... you can learn from:
Elmer Gentry (1960)
Lady in red on Christmas Eve: That's the trouble
with this stinking world. Nobody loves nobody.
108 years ago today the director Richard Brooks was born.
Looking For Mr. Goodbar) and several others that I might not think of as "favorites" necessarily but that I still consider near perfect -- they would be the one-two "Paul Newman does Tennessee Williams" punch of Cat on a Hot Tin Roof & Sweet Bird of Youth...
of Truman Capote's true-crime tale In Cold Blood.
I feel like, given the evidence of these four fantastic films, I should do a dive into Richard Brooks. What else should I see? I have never seen Elmer Gentry... https://t.co/1v7q3VlnYk pic.twitter.com/SQyO92WFUg— Jason Adams (@JAMNPP) May 2, 2020
If you follow that tweet over to Twitter you'll see a lot of fine folks who follow me there then schooled me on what else I oughta been watching from Mr. Brooks' career, outside of those four films, and for once in my godforsaken existence I actually did the homework. In the past couple of weeks I've checked out Brooks' 1971 bank-robbery caper titled $ (yes just a dollar sign, although I think you pronounce the title in plural, as in Dollars) starring Warren Beatty and Goldie Hawn...
Thanks to those of you who recommended $ (typing that title still feels silly), the 1971 bank robbery caper with Warren Beatty & Goldie Hawn -- watched it this morning and it's a ton of fun (And BONUS Warren gets real sweaty in his white dress shirt at one point) pic.twitter.com/IGrpyTpMtQ— Jason Adams (@JAMNPP) May 2, 2020
... and I liked the film quite a bit. In fact it's one that's been sitting pleasantly on my mind, making space for itself, in the two weeks since -- I can feel that "like" turning into a maybe "love." I'm not a huge fan of Heist Films (I talked about this in relation to Hustlers last year) but $'s last act really goes weirder and more idiosyncratic than I expected, and now the movie kinda won't let me go. I have a feeling I'll be revisiting it often.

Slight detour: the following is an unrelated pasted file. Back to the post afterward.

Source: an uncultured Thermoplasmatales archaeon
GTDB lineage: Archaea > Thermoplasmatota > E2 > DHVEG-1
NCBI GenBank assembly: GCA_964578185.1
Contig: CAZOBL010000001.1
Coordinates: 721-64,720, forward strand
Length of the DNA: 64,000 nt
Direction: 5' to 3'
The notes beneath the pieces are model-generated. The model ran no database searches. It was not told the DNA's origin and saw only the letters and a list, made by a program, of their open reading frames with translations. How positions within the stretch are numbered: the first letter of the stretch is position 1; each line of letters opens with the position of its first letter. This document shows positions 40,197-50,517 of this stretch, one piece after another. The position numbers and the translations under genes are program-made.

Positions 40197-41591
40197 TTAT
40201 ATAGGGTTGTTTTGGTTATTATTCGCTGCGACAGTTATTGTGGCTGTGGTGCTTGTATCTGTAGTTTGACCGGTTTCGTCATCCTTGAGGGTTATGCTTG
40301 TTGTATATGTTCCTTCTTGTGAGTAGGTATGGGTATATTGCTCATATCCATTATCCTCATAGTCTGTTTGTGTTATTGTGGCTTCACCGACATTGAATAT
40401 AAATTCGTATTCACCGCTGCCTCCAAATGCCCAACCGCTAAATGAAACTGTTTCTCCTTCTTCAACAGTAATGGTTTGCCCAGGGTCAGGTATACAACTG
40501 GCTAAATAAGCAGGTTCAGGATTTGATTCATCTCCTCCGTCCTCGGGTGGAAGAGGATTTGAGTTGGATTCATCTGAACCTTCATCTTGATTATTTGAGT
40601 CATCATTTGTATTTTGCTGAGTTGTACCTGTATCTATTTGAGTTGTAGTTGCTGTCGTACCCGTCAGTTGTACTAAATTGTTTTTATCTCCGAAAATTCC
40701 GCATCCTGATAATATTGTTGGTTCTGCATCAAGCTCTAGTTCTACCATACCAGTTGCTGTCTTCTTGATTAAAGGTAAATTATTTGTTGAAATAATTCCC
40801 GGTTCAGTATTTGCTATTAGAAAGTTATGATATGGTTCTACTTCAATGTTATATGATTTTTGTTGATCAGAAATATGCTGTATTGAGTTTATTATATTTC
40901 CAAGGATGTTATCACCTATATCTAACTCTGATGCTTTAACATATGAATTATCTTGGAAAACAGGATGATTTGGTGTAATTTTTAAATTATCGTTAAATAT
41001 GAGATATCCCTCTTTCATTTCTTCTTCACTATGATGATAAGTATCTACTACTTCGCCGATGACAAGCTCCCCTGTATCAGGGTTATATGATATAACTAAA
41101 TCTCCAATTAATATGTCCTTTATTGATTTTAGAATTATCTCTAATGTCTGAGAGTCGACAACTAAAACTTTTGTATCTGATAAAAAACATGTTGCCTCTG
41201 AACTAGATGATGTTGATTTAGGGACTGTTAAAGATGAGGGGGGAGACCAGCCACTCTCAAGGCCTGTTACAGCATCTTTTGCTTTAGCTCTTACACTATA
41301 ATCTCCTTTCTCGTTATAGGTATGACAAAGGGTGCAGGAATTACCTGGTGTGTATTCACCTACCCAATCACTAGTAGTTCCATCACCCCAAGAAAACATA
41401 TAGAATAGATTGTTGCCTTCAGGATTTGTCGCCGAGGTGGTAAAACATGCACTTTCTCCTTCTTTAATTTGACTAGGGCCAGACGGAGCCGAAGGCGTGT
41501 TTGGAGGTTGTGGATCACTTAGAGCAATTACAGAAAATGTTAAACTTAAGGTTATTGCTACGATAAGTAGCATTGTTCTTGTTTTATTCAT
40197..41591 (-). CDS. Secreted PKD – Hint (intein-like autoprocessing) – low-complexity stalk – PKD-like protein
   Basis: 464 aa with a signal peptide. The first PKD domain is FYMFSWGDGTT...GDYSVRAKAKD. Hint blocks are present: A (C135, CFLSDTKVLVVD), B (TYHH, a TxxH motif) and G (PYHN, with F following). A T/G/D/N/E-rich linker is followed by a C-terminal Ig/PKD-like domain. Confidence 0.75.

To make an already long post longer the second movie I did my Richard Brooks Homework with I just watched this past Saturday afternoon, and it's the one this post began with -- the Oscar-winning (and really very timely with regards to the world right now) movie Brooks made smack-dab in between his two Paul Newman adventures: Elmer Gentry with Burt Lancaster playing the drunk turned barn-storming phony-ass Christian Evangelist. The film got nominated for several Oscars and won acting statues for both Lancaster and for Shirley Jones as the preacher's daughter that Gentry long-ago corrupted, who comes back to get her vengeance in the film's final act.
Elmer Gentry it would've gone to Jean Simmons, who gives the best performance in the whole damn movie as Sister Sharon Falconer, a cynical maybe maybe-not true believer -- Simmons truly keeps you on edge every moment she's on-screen.
a glorious movie with Luchino Visconti; strutting around butt-ass naked for a film truly as weird as they come with The Swimmer in 1968...
over on our Tumblr. But I digress -- I'm not here to talk Lancaster but rather birthday boy writer-director Brooks. I can now say I have liked-to-loved all six of his films that I've seen, and I think I should dig deeper. Maybe his 1966 Western The Professionals with Lancaster again and Lee Marvin? Bette Davis and Debbie Reynolds in The Catered Affair?
Something of Value, Brooks' 1957 movie with Poitier that also starred Rock Hudson? Before I keep listing Richard Brooks' entire filmography let's end on that note, and hit the jump for a bunch of pictures of those two fine-looking movie-stars making for a mighty fine-looking pair...